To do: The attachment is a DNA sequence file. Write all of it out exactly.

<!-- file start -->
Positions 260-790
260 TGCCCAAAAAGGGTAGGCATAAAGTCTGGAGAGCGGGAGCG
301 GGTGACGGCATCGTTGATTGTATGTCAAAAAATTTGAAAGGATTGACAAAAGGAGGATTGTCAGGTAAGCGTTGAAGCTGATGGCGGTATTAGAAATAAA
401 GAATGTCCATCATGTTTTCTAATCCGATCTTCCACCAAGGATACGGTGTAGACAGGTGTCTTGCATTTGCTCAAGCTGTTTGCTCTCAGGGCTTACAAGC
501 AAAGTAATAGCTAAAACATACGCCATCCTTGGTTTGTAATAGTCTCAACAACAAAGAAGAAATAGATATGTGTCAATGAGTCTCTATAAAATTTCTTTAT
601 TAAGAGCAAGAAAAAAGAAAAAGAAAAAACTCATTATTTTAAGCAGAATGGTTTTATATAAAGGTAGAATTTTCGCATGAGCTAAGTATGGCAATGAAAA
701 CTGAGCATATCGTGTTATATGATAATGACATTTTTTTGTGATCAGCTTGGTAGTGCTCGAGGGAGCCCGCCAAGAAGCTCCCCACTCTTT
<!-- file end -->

Positions 260-790
260 TGCCCAAAAAGGGTAGGCATAAAGTCTGGAGAGCGGGAGCG
301 GGTGACGGCATCGTTGATTGTATGTCAAAAAATTTGAAAGGATTGACAAAAGGAGGATTGTCAGGTAAGCGTTGAAGCTGATGGCGGTATTAGAAATAAA
401 GAATGTCCATCATGTTTTCTAATCCGATCTTCCACCAAGGATACGGTGTAGACAGGTGTCTTGCATTTGCTCAAGCTGTTTGCTCTCAGGGCTTACAAGC
501 AAAGTAATAGCTAAAACATACGCCATCCTTGGTTTGTAATAGTCTCAACAACAAAGAAGAAATAGATATGTGTCAATGAGTCTCTATAAAATTTCTTTAT
601 TAAGAGCAAGAAAAAAGAAAAAGAAAAAACTCATTATTTTAAGCAGAATGGTTTTATATAAAGGTAGAATTTTCGCATGAGCTAAGTATGGCAATGAAAA
701 CTGAGCATATCGTGTTATATGATAATGACATTTTTTTGTGATCAGCTTGGTAGTGCTCGAGGGAGCCCGCCAAGAAGCTCCCCACTCTTT